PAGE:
It’s Tea for Two Tuesday. Seriously, it is.
Pu-erh tea is fermented tea, which is to say the leaves are fully oxidized and fermented, and, um, often moldy (in a good way). Think wine or cheese. I’ve never had it, but I’ve been assured it is an acquired taste. Until 1995, it was illegal to import pu-erh teas into the US.
The most common type of tea in the US is black tea. Black tea leaves are fully oxidized which basically means the tea leaves absorb oxygen after they’re picked (think rust on a car). The oxidation turns the leaves dark brown and black and impacts the taste of the brewed tea. They have the highest caffeine level of the teas (but not as much as coffee).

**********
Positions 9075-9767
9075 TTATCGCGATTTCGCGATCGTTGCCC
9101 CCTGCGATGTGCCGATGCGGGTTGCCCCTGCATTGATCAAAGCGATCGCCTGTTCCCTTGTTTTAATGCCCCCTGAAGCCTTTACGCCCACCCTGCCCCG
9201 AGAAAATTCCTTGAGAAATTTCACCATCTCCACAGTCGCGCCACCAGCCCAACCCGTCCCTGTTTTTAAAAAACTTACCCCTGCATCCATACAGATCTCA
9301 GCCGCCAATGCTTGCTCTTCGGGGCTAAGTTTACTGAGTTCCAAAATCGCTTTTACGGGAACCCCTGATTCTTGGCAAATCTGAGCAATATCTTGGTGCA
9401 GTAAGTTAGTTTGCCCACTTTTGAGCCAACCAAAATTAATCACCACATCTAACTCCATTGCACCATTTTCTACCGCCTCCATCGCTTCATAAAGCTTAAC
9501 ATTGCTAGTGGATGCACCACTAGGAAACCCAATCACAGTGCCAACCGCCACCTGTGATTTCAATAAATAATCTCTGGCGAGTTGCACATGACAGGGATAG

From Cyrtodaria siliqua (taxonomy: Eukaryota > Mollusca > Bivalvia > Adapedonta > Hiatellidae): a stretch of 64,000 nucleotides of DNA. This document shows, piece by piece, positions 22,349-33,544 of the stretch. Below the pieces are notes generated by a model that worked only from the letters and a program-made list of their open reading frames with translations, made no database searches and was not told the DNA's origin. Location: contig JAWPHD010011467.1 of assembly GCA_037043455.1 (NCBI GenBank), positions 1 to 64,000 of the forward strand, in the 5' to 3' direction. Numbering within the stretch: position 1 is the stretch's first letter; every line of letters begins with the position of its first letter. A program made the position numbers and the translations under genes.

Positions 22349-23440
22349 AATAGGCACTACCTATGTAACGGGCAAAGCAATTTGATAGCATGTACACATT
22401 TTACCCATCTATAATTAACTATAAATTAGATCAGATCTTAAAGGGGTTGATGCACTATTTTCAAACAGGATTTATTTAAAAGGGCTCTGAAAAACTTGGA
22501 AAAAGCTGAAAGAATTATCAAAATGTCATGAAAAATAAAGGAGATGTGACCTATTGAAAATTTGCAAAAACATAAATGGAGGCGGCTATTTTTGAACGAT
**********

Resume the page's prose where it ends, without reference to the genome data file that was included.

Oolong teas are semi-oxidized. Which make them the middle child of teas.
Green teas are not oxidized which is to say they’re dried without being allowed to absorb much oxygen which in turn is why they stay green. Green teas are subtle both in terms of flavor and caffeination.
White tea is pretty rare. It’s a delicate tea made from little tiny baby tea leaves picked at an exact time. It’s considered the healthiest of teas—but you’ll pay for all that healthiness.
None of this matters if you don’t like tea. Or if you only drink herbal tea which it turns out isn’t tea at all. Tune in tomorrow (or some other day) for more on the whole herbal tea thing.